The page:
Documentary about sixteen actors who detail their ups and downs as they struggle to forge careers in Hollywood. They've played cops, lawyers, bosses, best friends, psychopaths, politicians ... See full summary »
An unflinching look at the devastating effects of addiction through the stories of four families whose lives have been decimated by addictions that all began with legitimate prescriptions to dangerous painkillers.
The Beatles produced a promotional film clip for "Strawberry Fields Forever", which served as an early example of what became known as a music video. The film features reverse film effects,... See full summary »
On 20 May, another colour film was made at Chiswick House in west London.The Beatles mimed to the song, and they were shown in and around the conservatory in the grounds of the house. The ... See full summary »
In "Lady Valor", former U.S. Navy SEAL Christopher Beck embarks on a new mission as Kristin Beck as she lives her life truthfully as a transgender woman. In 2011, after 20 years of service ... See full summary »
On Tuesday 23 November 1965 The Beatles were in Twickenham Film Studios to film some promotional videos for their new single We Can Work It Out/Day Tripper. Three versions of We Can Work It... See full summary »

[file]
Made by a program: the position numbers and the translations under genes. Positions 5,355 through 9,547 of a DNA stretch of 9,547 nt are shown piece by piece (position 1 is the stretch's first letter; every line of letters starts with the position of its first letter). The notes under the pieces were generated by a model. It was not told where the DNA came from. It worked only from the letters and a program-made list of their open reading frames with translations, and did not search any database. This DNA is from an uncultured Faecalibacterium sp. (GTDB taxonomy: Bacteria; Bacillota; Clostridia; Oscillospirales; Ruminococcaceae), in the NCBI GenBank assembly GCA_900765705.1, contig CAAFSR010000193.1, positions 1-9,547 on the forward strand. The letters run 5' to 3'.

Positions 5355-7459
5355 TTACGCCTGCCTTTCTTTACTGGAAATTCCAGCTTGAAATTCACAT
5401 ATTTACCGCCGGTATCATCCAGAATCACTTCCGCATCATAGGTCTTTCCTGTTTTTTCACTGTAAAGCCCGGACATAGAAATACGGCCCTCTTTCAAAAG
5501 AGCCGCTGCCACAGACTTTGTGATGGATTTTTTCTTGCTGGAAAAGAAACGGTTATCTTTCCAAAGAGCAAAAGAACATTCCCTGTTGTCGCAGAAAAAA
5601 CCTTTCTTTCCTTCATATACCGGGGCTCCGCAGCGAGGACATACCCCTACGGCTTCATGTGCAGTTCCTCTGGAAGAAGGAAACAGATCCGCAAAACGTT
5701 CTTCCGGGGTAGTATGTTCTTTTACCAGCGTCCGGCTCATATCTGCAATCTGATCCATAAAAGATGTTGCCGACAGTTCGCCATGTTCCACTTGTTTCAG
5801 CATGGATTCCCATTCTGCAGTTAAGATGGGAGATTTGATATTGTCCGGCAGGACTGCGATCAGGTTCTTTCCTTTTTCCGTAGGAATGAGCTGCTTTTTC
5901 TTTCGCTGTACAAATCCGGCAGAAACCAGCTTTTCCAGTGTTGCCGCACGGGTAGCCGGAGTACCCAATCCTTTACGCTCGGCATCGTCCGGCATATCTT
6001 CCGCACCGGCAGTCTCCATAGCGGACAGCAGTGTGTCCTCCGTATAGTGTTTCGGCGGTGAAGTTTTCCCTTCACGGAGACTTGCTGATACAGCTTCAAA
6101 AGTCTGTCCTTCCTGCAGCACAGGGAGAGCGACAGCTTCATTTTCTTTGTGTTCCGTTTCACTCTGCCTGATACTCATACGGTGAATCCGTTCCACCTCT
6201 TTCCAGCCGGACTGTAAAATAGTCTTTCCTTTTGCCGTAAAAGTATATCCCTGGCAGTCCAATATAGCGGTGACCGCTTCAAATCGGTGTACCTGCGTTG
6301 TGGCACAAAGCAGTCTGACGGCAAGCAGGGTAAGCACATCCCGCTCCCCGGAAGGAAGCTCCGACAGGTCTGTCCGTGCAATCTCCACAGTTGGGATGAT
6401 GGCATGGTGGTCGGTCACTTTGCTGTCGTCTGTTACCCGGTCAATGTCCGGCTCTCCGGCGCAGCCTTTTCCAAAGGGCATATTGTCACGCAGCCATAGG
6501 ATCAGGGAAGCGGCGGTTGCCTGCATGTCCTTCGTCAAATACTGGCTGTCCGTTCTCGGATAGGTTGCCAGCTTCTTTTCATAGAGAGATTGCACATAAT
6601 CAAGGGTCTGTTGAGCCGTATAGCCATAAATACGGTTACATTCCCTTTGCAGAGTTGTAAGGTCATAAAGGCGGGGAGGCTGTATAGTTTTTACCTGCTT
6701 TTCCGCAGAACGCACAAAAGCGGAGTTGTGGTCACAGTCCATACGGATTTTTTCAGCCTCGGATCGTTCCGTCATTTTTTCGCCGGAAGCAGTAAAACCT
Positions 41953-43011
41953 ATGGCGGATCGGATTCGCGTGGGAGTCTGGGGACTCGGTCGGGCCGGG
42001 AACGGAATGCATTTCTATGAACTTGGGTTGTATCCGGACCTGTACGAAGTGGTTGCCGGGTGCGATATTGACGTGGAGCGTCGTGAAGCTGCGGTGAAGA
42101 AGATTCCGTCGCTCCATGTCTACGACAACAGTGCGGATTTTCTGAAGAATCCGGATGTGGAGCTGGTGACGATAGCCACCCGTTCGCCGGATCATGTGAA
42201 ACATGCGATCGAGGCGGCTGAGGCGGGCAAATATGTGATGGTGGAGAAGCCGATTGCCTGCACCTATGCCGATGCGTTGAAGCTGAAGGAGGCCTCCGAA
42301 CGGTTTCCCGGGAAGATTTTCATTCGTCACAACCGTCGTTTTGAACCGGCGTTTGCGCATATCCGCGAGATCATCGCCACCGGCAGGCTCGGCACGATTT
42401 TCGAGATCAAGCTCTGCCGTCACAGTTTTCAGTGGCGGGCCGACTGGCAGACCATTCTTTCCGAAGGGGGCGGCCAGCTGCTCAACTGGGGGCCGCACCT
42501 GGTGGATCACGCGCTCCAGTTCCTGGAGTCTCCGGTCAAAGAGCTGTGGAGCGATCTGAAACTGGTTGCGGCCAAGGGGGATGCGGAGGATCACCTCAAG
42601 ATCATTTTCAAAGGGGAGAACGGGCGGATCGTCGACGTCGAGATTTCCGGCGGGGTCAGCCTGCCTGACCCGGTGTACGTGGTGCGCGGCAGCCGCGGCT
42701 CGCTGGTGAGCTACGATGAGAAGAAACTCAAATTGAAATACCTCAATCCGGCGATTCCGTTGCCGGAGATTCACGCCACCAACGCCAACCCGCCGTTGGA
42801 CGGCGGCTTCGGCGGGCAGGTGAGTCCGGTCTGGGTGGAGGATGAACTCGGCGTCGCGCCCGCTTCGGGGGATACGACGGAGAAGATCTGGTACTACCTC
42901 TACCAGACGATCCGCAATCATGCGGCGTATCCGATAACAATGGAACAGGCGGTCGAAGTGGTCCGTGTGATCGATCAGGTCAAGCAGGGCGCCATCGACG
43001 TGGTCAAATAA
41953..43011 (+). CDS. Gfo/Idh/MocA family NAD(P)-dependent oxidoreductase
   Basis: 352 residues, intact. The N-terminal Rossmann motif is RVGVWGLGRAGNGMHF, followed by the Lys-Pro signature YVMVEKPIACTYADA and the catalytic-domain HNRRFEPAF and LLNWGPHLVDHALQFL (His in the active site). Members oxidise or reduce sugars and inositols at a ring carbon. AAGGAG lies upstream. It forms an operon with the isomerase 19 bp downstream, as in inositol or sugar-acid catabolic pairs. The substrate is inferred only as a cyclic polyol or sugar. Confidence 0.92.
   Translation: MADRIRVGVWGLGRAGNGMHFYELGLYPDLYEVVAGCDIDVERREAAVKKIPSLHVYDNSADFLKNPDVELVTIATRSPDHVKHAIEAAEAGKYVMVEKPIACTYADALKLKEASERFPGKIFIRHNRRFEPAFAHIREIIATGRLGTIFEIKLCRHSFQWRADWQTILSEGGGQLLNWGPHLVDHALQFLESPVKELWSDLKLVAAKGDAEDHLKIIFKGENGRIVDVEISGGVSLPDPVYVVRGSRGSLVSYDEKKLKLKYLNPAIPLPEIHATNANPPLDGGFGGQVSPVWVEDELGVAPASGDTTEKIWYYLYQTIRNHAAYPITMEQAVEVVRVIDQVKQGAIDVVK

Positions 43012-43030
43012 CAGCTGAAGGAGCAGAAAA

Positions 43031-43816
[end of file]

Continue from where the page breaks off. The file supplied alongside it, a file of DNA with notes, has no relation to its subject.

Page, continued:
After background about the childhood and youth of John Lennon (1940-1980) and the birth of Vietnam-War protests, the film plunges into Lennon's quest for world peace: compositions such as "Give Peace a Chance", the lie-in following his marriage to Yoko Ono, appearances at concerts, "War Is Over" posters, and plans for a series of concerts in 1972 in U.S. presidential primary states reach newly-enfranchised young voters. This plan for concerts, in particular, led a prominent Senator, the FBI's J. Edgar Hoover, and Nixon's White House to initiate a concerted and illegal effort to deport Lennon. Thirty talking heads, led by Yoko, comment on Lennon and these events.Written by
I was in high school in 1980 when John Lennon was assassinated and all I really knew about him was that he was a musician and a member of the Beatles. I found this documentary fascinating, which gave an excellent insight into Lennon's participation in and effect on the anti-war movement in the US during the Vietnam War. I came away with a greater respect of the man and what he tried to do along with with his wife and the pressures they faced from the US government who wanted to silence them. Although some parts were something of a rehash about the anti-war movement in general, the skillful editing along with use of numerous interviews and recorded material still made it enjoyable and informative. One can not help but draw a comparison between this film and message and the on-going debate over the Iraq war, which I suspect was one of the goals of those who made it. I saw this film at a suburban Washington DC theater this weekend, and when one of the interviewees said "John Lennon represented light, and Mr. Nixon and Mr. Bush represented death" at least half the audience clapped. I guess it made its point to this audience. If you get a chance to see it, I highly recommend it.
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